This hands-on will focus on managing foreground and background processes and will demonstrate how to leverage your shell’s job control functions to gain more flexibility in how you run commands.

Managing Foreground Processes

  1. Start a command that runs indefinitely and suspend it with CTRL + Z:


    This utility will continue to run and update its display until it is terminated. Press CTRL + Z to suspend the running foreground process.

    When pressing CTRL + Z, the terminal registers a “suspend” command, which then sends the SIGTSTP (signal terminal stop) signal to the foreground process. Essentially, this will pause the execution of the command and return control to the terminal.

  2. Run ping command to connect to every 5 seconds and terminate it with CTRL + C.

     ping -i 5

    Linux terminals are usually configured to send the “SIGINT” signal (short for “signal interrupt”) to the current foreground process when the user presses the CTRL + C key combination. The SIGINT signal tells the program that the user has requested termination using the keyboard.

Managing Background Processes

  1. To start the previous ping command as a background process, append a & to the end of the command:

     ping -i 5 &

    This tells the shell not to wait for the process to complete, but instead to begin execution and immediately return the user to a prompt. The output of the command will still display in the terminal (unless redirected), but you can type additional commands as the background process continues.

    The bash job control system will return output like this:

    You’ll then receive the normal output from the ping command:

    However, you can also type commands at the same time. The background process’s output will be mixed among the input and output of your foreground processes, but it will not interfere with the execution of the foreground processes.

  2. To list all stopped or backgrounded processes, use the jobs command:


    If the previous ping command is still running in the background, the jobs command’s output will be similar to this:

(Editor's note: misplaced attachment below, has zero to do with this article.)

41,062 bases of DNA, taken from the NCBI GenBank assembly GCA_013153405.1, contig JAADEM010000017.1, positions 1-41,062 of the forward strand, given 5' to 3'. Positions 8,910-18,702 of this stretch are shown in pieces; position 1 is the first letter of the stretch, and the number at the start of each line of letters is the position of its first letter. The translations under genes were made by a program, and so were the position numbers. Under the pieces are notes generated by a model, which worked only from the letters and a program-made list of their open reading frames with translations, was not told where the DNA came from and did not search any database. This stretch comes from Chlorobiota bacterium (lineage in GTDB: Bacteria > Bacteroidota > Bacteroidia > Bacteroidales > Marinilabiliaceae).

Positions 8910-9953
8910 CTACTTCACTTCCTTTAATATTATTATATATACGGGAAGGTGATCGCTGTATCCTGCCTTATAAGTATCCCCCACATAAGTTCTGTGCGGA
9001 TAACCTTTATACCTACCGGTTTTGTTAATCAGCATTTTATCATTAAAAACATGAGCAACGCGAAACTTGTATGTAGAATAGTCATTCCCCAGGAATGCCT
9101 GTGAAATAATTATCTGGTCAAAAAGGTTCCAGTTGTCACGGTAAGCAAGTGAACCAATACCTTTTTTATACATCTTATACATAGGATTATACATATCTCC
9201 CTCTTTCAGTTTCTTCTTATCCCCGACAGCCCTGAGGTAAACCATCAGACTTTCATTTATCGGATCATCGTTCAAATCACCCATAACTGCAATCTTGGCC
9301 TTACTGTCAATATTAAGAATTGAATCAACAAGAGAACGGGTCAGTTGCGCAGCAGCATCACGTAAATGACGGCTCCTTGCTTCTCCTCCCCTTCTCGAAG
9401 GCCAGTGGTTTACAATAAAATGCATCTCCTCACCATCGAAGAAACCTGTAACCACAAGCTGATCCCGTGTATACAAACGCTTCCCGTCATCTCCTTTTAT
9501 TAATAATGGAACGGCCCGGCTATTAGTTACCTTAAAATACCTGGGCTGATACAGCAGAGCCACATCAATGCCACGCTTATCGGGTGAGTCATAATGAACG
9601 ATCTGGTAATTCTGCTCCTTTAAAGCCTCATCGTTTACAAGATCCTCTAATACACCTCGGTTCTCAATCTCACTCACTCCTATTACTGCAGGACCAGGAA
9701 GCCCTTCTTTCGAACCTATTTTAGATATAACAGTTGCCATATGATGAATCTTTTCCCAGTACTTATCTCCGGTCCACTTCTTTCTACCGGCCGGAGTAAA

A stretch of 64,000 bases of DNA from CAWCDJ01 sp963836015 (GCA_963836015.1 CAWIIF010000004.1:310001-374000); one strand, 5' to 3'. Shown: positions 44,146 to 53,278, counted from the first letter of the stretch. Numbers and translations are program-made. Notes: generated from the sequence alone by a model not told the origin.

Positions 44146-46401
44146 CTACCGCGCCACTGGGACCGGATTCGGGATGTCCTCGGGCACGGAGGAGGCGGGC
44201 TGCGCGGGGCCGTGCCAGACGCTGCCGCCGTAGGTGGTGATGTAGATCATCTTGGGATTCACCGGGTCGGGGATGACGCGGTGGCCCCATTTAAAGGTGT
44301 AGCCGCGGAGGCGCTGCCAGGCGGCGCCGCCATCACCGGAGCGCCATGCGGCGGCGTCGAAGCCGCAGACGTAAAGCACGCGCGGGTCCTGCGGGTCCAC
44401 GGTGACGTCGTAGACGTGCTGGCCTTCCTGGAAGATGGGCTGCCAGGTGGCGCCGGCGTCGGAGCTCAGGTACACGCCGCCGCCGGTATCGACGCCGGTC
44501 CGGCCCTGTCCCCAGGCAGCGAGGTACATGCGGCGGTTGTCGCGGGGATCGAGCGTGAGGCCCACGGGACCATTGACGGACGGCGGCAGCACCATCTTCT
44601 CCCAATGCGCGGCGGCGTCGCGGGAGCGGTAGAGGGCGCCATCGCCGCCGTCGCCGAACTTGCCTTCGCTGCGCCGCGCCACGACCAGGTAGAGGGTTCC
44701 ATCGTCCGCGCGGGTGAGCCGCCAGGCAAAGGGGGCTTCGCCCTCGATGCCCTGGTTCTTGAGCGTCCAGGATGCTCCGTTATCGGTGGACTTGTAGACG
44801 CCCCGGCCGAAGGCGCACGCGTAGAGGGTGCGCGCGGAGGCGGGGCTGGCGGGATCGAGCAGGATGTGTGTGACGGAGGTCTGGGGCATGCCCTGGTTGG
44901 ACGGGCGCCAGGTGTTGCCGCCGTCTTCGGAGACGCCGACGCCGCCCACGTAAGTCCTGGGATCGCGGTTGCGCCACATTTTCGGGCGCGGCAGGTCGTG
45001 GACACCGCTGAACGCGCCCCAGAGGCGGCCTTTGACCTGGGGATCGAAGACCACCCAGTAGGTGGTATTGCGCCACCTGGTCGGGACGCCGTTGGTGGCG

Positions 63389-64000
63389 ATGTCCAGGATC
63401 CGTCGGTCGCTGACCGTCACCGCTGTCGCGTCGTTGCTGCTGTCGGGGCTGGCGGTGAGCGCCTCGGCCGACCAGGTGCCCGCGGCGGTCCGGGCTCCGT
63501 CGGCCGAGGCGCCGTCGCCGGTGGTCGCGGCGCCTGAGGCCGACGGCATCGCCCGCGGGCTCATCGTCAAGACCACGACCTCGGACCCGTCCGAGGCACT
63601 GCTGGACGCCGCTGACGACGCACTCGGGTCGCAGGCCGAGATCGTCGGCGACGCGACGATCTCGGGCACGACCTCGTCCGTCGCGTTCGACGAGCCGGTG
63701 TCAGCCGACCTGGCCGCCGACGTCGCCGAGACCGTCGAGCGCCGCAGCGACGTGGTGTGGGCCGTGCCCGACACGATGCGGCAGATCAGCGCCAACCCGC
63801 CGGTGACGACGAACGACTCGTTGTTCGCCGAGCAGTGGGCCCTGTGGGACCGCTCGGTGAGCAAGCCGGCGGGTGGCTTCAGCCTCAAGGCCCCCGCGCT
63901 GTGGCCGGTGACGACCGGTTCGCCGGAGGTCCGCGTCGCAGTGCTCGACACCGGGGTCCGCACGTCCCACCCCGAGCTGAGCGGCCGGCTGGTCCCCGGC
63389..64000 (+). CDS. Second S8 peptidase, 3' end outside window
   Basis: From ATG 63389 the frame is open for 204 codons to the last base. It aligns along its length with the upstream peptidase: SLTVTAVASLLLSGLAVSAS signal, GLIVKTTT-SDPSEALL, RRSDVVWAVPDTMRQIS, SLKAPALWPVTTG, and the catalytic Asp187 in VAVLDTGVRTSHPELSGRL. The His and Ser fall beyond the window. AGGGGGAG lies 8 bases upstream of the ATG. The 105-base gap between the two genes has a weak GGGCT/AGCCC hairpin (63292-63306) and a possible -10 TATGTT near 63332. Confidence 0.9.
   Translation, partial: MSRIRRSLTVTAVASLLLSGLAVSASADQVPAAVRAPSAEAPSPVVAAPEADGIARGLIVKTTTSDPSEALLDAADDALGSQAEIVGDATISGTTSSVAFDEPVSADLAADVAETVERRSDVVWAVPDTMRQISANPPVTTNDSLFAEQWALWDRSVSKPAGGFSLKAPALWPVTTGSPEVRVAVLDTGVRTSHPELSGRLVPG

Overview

This indicates that you currently have two background processes, one is stopped and the second one is running. The [1], [2] represent the command’s job spec or job number. Reference this with other job and process control commands, like kill, fg, and bg by preceding the job number with a percentage sign. In this case, reference for instance, the second job as %2.

  3. To stop a specific background process use the kill command with the associated job number.

     kill %2

Moving Processes between Foreground and Background

  1. To move the currently running process to the background, first, the process must be stopped with CTRL+Z, and then bg command should be used to start it again in the background:


    The job status line will be shown again, this time with the ampersand appended:

    By default, the bg command operates on the most recently-stopped process. Because background processes return control to the shell immediately without waiting for the process to complete, many background processes can run at the same time. If multiple processes have been stopped in a row without starting them again, you can reference a specific process by its job number to move the correct process to the background.

    Note that not all commands can be backgrounded. Some processes will automatically terminate if they detect that they have been started with their standard input and output directly connected to an active terminal.
  2. To move background processes to the foreground, type:


    This operates on your most recently backgrounded process (indicated by the + in the jobs command’s output). It immediately suspends the process and puts it into the foreground. To specify a different job, use its job number:

     fg %2


  1. Linux Crash Course: Background (bg) and Foreground (fg)

  2. Processes

  3. How To Use Bash's Job Control to Manage Foreground and Background Processes